How did this story come about?
I’m not entirely sure. I think it started with an image of the paintings: fantastical paintings of a woman. And then I thought about the woman, and the artist who would see her differently from how other people saw her, and finally came the setting, a Southern setting because that was at least partly where I grew up. And that was where I could imagine another sort of very rigid woman, one who insisted on her own perception of the world, and would have that perception brought into question by the end. So it sort of evolved, but it started with the image of Lily, and the paintings of Lily.
Lily seems to have few redeeming characteristics: even her cooking is prone to burning. Why does Andras see such magic in her?
I think she does actually have some very important redeeming characteristics. She’s honest—she’s not pretending to be anyone else. She’s tolerant and accepting. She’s romantic, in the larger sense—she sees the world in a romantic way. In this story, you’re only seeing her from Eleanor’s point of view, but the whole issue is that Eleanor’s point of view is very limited. There’s an entire world inside her sister that she’s never seen. And in the end that realization is overwhelming for her. I think most of us fail to see the worlds inside other people, even when we know them very well.
“Lily, With Clouds” is one of the stories in your collection, The Forest of Forgetting. There is an Emily Gray strand that weaves through some of the stories in the book: will she appear in your work in the future?
Yes, she’s in a story of mine coming out in The Starlit Wood, a fairy tale anthology from Saga Press. The story is called “The Other Thea,” and in it you find out a little more about who Emily Gray really is. Not that much more, I’m afraid. But she’ll be back . . .
In the last lines of the story, Eleanor is referred to as “Ellie.” Can you talk about that subtle change and how it relates to how her view of the world has changed?
To be perfectly honest, I hadn’t realized I’d done that. I suppose I was doing what writer do, which is writing out of instinct, out of what feels right at any particular moment. Perhaps she’s no longer her own idea of who she is, I don’t know. Robert Louis Stevenson said that he had a Brownie (the small Scottish sprite, not the pastry) in his head, writing the stories for him. Perhaps my own personal story-writing Brownie put that in, for reasons of its own . . .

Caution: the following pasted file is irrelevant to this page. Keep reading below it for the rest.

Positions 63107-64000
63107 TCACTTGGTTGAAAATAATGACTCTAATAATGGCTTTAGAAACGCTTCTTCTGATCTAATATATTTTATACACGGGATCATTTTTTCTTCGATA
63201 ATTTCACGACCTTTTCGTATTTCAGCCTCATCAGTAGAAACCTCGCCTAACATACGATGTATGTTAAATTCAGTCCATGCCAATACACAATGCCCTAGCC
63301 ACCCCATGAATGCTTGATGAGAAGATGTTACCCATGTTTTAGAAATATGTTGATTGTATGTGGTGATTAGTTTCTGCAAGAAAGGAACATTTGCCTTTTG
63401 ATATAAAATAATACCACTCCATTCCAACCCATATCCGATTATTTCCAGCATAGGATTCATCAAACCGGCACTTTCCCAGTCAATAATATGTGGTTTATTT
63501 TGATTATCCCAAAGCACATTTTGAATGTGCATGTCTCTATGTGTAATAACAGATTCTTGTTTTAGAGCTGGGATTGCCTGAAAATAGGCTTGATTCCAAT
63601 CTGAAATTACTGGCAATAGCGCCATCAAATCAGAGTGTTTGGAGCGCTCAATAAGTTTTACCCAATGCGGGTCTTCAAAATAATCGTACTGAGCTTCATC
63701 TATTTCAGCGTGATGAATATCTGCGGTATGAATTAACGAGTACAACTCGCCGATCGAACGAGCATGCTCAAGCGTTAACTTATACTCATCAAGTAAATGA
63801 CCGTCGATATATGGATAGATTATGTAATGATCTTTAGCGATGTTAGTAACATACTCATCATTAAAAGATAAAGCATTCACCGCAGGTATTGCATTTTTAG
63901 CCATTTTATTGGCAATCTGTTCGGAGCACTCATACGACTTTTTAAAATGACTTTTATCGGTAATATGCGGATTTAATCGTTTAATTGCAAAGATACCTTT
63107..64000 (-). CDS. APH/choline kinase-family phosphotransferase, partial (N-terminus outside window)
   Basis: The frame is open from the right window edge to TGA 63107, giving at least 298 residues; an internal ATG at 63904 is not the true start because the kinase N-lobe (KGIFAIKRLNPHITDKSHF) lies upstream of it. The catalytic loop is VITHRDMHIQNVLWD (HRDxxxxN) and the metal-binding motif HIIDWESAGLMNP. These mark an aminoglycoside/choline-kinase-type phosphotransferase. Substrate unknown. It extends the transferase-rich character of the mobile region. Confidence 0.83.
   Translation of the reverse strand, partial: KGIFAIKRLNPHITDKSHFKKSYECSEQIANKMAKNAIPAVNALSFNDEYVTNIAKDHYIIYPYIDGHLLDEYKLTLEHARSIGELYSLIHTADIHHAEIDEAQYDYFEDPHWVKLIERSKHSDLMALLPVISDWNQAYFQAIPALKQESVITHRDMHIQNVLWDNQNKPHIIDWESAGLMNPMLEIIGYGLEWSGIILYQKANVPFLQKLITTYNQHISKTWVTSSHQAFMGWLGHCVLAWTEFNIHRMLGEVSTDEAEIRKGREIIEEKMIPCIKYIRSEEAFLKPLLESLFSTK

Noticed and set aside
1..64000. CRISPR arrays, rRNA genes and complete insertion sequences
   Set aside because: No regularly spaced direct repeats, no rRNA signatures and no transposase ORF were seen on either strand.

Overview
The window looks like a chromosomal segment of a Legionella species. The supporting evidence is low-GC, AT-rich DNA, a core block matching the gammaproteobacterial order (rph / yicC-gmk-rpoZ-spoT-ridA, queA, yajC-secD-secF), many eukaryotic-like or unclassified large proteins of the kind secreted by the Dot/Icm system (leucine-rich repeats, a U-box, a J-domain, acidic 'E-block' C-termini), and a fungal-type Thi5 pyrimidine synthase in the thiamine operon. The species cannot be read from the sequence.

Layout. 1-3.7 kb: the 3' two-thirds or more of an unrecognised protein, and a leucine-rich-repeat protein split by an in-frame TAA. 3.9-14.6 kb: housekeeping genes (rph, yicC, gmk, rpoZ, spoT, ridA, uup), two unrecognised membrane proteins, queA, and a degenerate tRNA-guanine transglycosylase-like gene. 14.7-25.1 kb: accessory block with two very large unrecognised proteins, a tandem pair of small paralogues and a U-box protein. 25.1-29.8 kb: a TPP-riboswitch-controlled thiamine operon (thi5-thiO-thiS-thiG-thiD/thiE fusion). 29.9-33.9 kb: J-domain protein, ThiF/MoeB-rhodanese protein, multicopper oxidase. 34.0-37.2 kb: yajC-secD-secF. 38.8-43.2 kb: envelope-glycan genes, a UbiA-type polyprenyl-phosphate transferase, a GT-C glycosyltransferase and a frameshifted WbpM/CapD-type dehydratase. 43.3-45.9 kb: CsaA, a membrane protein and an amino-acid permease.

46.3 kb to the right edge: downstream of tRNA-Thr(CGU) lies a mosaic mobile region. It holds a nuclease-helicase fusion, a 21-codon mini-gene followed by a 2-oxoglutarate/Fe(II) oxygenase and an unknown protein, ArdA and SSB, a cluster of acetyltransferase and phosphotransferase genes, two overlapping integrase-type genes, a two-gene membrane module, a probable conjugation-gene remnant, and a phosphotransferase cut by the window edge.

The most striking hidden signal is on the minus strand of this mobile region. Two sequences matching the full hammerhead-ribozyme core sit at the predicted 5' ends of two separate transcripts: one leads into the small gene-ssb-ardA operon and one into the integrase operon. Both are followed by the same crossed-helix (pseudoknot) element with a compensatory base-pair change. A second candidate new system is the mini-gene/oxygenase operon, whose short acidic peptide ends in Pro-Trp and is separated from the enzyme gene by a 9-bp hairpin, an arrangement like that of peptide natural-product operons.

What do you think of the multiple comparisons of your work to Angela Carter?
Are there multiple comparison of my work to hers? I had no idea. I think my work is very different. She’s a supreme stylist: she creates a gorgeously textured surface, and underneath the structure of her stories is primarily thematic. They are held together by thematic elements, by repetition of images and ideas, by their relationship to other stories . . . I think my writing is much simpler. What I’m trying for is a kind of clarity and directness. And the underlying structure is usually a plot of some sort. I don’t think I could write a story like Carter’s “The Erl-King,” which is really a gorgeous prose poem. That said, I love Carter, particularly her short stories. If I’m like her in any way, it’s in rewriting fairy tales, trying to reclaim and recast that literary heritage . . . and in writing about women.
I studied and worked in Hungary—a country of much magic itself. In what ways does its literary tradition influence your writing?
The first books I read were fairy tales in Hungarian, which were always the darker versions. I think those have definitely influenced my writing. But the larger influence is European literature in general: I grew up reading Kafka and Kundera, Sartre and Nabokov, Dinesen and Colette. Part of it was being a pretentious teenager, as I think most writers probably were. But part of it was missing something, and reading anything that contained what seemed to be missing, a certain approach to the world. A sense of old beauty, a sense of age, I don’t know. But I do find it again whenever I go back to Budapest. The down side is that I still haven’t read some American classics, although I read an awful lot of Willa Cather as a teenager. But then, she wrote a lot about European immigrants in a new world, so perhaps that’s the connection. And come to think of it, my favorite American writers, like Hawthorne, Poe, and James, all write quite a bit about the connection between America and Europe.
Any news or projects you’d like to share?
I have two books coming out from Saga Press in 2017 and 2018. They are both about a group of rather unusual women: Mary Jekyll, Diana Hyde, Beatrice Rappaccini, Catherine Moreau, and Justine Frankenstein. The first book is about how they find one another in late nineteenth century London, and the adventures they have together. I’m still working on the second book, but their adventures will take them to Vienna and Budapest. The books have been a lot of fun to write! I’m looking forward to seeing what readers think of them . . .
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